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Harper's Encyclopedia of United States History (ed. Benson Lossing) 8 0 Browse Search
Southern Historical Society Papers, Volume 16. (ed. Reverend J. William Jones) 5 1 Browse Search
George Bancroft, History of the United States from the Discovery of the American Continent, Vol. 3, 15th edition. 4 0 Browse Search
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Harper's Encyclopedia of United States History (ed. Benson Lossing), Civil War in the United States. (search)
rth $40,000.—29. General Canby enrolled all citizens in the Department of the Gulf, and expelled the families of Confederate soldiers.—Aug. 1. Confederates defeated by General Kelly at Cumberland, Md.—2. General Banks enrolled into the service all the negroes in the Department of the Gulf between eighteen and forty years of age.—9. An ordnance-boat, laden with ammunition, was blown up at City Point, James River, killing fifty persons, wounding 120, and destroying many buildings. —15. Commodore Craven, on the Niagara, seized the Confederate cruiser Georgia, near Lisbon.—18. The Confederate cruiser Tallahassee, after great depredations on the sea, gets into Halifax, N. S.; but, having secured some coal, was ordered out of the harbor and ran the blockade into Wilmington.—23. Nearly all the 5th Illinois Volunteers captured near Duval's Bluff by Shelby.—29. General Hunter superseded in command of the Department of western Virginia by General Crook.— Sept. 7. Confederates de
Harper's Encyclopedia of United States History (ed. Benson Lossing), State of South Carolina, (search)
oseph MortonappointedSept. 26, 1682 Joseph WestappointedSept. 6, 1684 Richard KirkappointedSept. 6, 1684 Robert QuarryappointedSept. 6, 1684 Joseph Mortonappointed1685 James Colletonappointed1686 Seth Sothelappointed1690 Philip Ludwellappointed1692 Thomas Smithappointed1693 Joseph Blakeappointed1694 John Archdaleappointed1695 Joseph Blakeappointed1696 James Mooreappointed1700 Proprietary governors—Continued. Sir Nathaniel Johnson1703 Edward Tynte1709 Robert Gibbes1710 Charles Craven1712 Robert Daniel1716 Robert Johnson1717 James Moore1719 Temporary republic. Arthur Middleton1719 Royal governors. Francis Nicholson1721 Arthur Middleton1725 Robert Johnson1730 Thomas Broughton1735 William Bull1737 James Glen1743 William H. Littleton1756 William Bull1760 Thomas Boone1762 William Bull1763 Charles Montague1766 William Bull1769 William Campbell1775 Governors under the Constitution. John Rutledge1775 Rawlin Lowndes1778 John Rutledge1779 John Mat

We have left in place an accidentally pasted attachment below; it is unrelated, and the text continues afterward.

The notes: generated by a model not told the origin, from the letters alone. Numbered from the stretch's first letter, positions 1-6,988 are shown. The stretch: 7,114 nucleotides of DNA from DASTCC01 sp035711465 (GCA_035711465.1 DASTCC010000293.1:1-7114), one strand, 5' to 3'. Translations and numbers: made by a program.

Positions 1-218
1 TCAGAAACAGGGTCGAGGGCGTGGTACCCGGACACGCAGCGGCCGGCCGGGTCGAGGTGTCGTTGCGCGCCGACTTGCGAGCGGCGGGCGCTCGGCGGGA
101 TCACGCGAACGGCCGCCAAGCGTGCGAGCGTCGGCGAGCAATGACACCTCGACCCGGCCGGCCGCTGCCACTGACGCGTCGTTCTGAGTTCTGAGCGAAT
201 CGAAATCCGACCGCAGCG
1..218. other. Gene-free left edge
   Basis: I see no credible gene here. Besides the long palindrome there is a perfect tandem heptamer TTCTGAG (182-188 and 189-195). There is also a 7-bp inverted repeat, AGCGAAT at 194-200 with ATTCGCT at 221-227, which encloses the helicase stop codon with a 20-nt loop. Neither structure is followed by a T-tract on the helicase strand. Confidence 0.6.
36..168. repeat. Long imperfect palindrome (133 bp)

Harper's Encyclopedia of United States History (ed. Benson Lossing), South Carolina, (search)
An incipient civil war breaks out in Carolina in 1710, between Colonel Broughton, one of three deputies of the lords proprietors, and Robert Gibbes, the proclaimed governor. The controversy being referred to the proprietors, they appoint Charles Craven governor......1712 Fort Nahucke, Greene co., N. C., garrisoned by 800 Tuscarora Indians, captured by Col. James Moore, of South Carolina......March 20, 1713 Yamassee Indians, incited by the Spaniards, massacre ninety colonists at Pocotaligo......April 15, 1715 Governor Craven defeats the Indians on the Salkehatchie. In this war 400 South Carolinians are massacred......1715 King in council so advising, proprietors repeal the duty of 10 per cent. on all goods of British manufacture, and also the act regulating elections and that enabling the Assembly to nominate a public receiver......1717 Governor and council impeach the administration of Chief-Justice Trott. The proprietors uphold Trott, and order the governor to
Southern Historical Society Papers, Volume 16. (ed. Reverend J. William Jones), The Wee Nee volunteers of Williamsburg District, South Carolina, in the First (Hagood's) regiment. (search)
An account of the condition of the fort was given Major Warley for General Beauregard. On the way up to the city, one of the enemy's boats, commanded by Lieutenant Charles Craven, of the navy, fell in with Major Warley and captured him and his boat's crew, who were greatly outnumbered by Lieutenant Craven's party. Major Warley haLieutenant Craven's party. Major Warley had the presence of mind to tear open the envelope containing the communication for General Beauregard, and, after putting an oarlock inside, threw it overboard before he surrendered. The enemy were in the habit of sending boats from the creek between James Island and Morris Island, around Cummins Point and between Sumter and Gregg, and out towards the bar every night. Warley was captured by this boat picket. (I have met Lieutenant Craven and heard from him an account of the incident since the war.) Captain Thomas Huguenin, of the First South Carolina infantry, who had, with his company, relieved Captain R. Press Smith and the garrison of Battery Gregg, was
lse of savage passion could not resist the deliberate courage of civilized man. The spirit of the colony was aroused. On the north, the insulated Chap. XXIII.} band of invaders received a check, and vanished into the forests; on the south, Charles Craven, the governor 1715. of the province, himself promptly led the forces of Colleton district to the desperate conflict with the confederated warriors on the banks of the Salke-hachie. The battle was bloody and often renewed. The an re- Aprilfrom the bells and a salute of guns, as though allies and friends had returned from victory. The Uchees left their old settlements below Broad River, and the Appalachians their new cabins near the Savannah, and retired towards Flint River. When Craven returned to Charleston, he was greeted with the applause which his alacrity, courage, and conduct, had merited. The colony had lost about four hundred of its inhabitants. The war with the Yamassees was followed by a domestic revolution in Car